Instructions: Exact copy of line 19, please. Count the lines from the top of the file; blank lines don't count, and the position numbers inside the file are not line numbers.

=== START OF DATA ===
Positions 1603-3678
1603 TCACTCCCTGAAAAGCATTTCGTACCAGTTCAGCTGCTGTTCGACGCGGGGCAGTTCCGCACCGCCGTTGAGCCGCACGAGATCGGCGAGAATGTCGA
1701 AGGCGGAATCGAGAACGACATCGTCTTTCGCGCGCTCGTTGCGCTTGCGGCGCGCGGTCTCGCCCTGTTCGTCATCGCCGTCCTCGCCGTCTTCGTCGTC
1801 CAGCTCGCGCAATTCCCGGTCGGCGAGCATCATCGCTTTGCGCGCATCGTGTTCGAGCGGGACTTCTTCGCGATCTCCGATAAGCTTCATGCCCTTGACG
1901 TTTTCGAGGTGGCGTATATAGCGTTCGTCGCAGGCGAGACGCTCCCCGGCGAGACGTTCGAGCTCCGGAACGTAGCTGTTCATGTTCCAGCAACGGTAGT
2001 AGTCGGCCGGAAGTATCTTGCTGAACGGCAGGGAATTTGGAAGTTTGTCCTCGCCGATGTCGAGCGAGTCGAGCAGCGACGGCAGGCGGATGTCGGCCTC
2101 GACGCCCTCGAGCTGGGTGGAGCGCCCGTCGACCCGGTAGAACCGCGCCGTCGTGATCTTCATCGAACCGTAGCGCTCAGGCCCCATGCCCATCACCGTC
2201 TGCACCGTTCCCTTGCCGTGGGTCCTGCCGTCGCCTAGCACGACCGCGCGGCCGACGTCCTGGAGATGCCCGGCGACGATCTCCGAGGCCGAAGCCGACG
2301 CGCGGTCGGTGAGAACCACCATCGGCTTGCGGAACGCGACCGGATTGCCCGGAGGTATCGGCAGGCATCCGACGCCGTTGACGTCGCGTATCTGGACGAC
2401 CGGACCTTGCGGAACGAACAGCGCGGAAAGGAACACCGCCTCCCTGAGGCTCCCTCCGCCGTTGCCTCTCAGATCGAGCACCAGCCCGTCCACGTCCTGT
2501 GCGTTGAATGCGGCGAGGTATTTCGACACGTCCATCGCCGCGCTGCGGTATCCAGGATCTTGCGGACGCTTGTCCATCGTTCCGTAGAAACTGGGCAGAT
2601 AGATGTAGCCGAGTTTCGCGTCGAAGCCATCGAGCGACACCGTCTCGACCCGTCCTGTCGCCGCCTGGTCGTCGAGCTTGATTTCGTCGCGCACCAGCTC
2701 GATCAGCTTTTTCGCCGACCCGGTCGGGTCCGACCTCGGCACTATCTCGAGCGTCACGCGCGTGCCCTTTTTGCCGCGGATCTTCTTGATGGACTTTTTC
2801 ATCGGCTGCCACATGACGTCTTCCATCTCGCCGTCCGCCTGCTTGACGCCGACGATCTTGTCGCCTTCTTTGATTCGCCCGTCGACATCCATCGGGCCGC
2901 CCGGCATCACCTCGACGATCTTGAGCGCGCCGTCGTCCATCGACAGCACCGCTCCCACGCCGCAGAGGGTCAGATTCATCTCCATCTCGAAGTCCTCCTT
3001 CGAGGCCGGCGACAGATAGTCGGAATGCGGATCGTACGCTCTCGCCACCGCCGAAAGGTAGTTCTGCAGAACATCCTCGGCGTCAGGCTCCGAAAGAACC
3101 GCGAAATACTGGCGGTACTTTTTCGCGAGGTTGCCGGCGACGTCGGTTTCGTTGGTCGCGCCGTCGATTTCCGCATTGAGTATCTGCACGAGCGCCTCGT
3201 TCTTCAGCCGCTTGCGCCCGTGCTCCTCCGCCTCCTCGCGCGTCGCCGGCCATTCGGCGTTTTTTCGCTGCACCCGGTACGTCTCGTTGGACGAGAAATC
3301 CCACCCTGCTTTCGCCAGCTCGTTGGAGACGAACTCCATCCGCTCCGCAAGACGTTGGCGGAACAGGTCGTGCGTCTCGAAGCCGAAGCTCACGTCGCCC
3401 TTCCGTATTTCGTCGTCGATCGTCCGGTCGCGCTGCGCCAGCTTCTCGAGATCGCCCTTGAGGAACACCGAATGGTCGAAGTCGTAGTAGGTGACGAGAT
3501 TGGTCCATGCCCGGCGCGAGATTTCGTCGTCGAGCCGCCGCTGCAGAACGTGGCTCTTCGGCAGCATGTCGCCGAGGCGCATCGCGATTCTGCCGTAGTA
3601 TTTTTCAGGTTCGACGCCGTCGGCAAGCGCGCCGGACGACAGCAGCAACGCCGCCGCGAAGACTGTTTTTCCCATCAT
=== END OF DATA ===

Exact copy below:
3301 CCACCCTGCTTTCGCCAGCTCGTTGGAGACGAACTCCATCCGCTCCGCAAGACGTTGGCGGAACAGGTCGTGCGTCTCGAAGCCGAAGCTCACGTCGCCC